Friday, December 16, 2011

Kama - Martial Arts Weapon from Okinawa & Arizona

Pencil sketch, by Soke Hausel
"A deshi who bares kama scars, knows kama well"  - Soke Hausel.

We start all of our students of Seiyo No Shorin-Ryu Karate Renmei in Arizona in both karate and kobudo (martial arts weapons) when they start training in karate. Karate and kobudo have always been taught together in traditional Okinawan karate, and there is no additional fee for learning kobudo. In Shorin-Ryu Karate, one is expected to learn both empty hand and weapons as the compliment one another and it is all part of their martial arts education. 

Dr. Adam (6th dan) trains with Adam Bialek during kobudo classes
at the Arizona School of Traditional Karate. Here, Adam
defends with kama while Dai-Shihan Adam attacks with bo (6-foot staff).
One of several traditional weapons taught at the Arizona School of Traditional Karate (martial arts school) and all of our schools around the globe as well as in our hombu dojo at the border of Gilbert and Mesa, Arizona with Chandler and not all that far from Tempe (60 W. Baseline Road) is kama. Kama is a traditional Okinawan weapon used by peasants and farmers that must be respected. This respect grows exponentially as one progresses to the kusarikama (kama with rope or chain) as there is greater potential for a collision with this later weapon. 

We recommended martial artists train with dull bladed kama, as sharpen kama leaves scars. One of our Casper Wyoming members returned from training in Okinawa a few years ago where he purchased gama (a pair of kama) and proceeded to cut himself in the dojo after he discovered the blades were sharp as razors. Because of this, we only allow non-sharpen practice weapons in the dojo as we only have so many bandages to go around.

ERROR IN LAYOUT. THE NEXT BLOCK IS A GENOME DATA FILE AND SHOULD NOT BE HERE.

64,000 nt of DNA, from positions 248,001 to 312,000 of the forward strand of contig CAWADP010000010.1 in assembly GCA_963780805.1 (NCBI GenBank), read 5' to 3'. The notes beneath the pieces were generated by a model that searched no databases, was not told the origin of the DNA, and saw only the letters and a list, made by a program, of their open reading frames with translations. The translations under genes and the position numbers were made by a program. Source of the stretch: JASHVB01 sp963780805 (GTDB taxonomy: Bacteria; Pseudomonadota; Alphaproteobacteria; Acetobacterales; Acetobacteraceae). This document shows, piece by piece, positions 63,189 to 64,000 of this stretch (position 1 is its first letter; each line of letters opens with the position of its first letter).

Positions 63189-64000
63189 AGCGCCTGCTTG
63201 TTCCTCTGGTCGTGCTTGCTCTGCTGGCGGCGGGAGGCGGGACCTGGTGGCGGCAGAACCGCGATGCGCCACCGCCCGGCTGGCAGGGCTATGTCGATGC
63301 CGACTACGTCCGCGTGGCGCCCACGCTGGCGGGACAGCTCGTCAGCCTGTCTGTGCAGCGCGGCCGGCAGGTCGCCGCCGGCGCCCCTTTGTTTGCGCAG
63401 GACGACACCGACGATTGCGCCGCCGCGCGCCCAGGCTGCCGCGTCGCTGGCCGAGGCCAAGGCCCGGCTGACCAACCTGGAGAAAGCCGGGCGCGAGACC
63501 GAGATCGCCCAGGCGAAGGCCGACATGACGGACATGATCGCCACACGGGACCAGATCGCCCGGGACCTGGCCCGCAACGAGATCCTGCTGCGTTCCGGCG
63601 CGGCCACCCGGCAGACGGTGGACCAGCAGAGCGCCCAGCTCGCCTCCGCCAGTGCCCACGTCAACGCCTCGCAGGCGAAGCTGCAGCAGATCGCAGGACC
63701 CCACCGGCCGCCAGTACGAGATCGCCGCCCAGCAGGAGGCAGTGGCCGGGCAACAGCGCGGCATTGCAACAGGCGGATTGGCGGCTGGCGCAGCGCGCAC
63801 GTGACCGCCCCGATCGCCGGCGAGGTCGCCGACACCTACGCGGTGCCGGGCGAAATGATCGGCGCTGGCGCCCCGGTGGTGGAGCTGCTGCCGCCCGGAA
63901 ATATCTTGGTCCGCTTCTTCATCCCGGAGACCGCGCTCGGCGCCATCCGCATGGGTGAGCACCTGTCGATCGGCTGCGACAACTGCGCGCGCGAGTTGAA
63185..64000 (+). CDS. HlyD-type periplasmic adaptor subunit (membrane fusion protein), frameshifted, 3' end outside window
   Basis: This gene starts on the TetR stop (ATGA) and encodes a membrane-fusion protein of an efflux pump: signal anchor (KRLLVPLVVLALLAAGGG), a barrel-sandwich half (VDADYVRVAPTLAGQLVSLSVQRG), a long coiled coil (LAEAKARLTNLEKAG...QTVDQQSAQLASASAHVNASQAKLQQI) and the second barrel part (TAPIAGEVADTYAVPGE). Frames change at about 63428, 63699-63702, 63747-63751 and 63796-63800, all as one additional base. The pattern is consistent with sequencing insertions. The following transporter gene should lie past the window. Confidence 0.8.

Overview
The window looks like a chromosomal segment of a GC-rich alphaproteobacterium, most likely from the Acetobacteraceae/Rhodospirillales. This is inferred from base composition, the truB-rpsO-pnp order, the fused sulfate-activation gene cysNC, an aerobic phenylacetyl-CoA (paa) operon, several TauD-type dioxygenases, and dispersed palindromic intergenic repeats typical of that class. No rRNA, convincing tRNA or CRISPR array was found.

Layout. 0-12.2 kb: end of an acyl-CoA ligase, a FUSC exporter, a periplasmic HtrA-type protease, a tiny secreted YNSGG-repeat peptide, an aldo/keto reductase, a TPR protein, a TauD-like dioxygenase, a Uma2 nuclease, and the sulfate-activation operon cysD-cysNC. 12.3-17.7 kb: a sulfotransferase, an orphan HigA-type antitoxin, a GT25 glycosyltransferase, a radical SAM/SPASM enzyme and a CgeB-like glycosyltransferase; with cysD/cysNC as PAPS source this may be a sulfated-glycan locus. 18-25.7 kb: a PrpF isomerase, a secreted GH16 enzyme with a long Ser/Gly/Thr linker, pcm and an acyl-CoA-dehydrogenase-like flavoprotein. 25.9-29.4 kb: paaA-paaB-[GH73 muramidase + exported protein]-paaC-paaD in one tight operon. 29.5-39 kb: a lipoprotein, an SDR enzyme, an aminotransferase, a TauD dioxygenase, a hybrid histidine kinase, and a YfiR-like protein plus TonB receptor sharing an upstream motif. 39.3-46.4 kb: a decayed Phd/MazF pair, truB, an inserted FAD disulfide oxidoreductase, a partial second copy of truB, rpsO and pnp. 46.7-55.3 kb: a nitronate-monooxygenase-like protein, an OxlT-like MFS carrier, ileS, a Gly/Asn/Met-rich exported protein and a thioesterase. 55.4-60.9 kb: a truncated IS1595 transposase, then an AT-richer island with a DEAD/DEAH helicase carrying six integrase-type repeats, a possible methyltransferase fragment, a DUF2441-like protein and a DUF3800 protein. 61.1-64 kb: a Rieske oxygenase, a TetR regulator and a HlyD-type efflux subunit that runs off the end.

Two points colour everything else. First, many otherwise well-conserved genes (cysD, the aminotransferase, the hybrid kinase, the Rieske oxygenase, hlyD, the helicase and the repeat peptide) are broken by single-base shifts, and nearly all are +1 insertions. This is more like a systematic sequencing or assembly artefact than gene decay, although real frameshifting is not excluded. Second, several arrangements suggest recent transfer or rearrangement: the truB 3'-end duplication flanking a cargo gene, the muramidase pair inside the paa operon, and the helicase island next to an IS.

Thursday evening classes are devoted to kobudo and start at 6:45 pm. We have extra practice weapons for new members to use. This training includes basic exercises, learning three complex kata (forms), bunkai (practical applications from the kata), and ippon kumite (one step attacks) using kama in self-defense against 6-foot pole (bo), samurai sword (bokken), 3-foot stick (hanbo), knife (tanto), and even guns.

Stop in and visit the Arizona School of Traditional Karate, a traditional dojo at the border of Mesa and Gilbert at 60 W. Baseline. We look forward to meeting you.

Charles Jean gives Ryan Harden (1st dan) a close shave during kobudo
classes at the Seiyo Hombu dojo in Mesa, Gilbert and Chandler, Arizona.

Sunday, October 9, 2011

Kama Training at Arizona School of Traditional Karate in MESA

We continued training with kama during the advanced Kobudo Class on Kobudo night over much of the Fall at the Arizona School of Traditional Karate in Mesa, Gilbert and Chandler. However, by late, we were training with tonfa and in the summer 2012, our members focused on training with a single tonfa and started to learned use of the Okinawan sai.

Last year, our martial artists focused on the kama, its applications and katas in August, and learned a second kama kata in October and November.
Bill Borea (2nd degree black belt) and Neal Adam (5th degree black belt) train in kama applications at Arizona School of Traditional Karate - the Hombu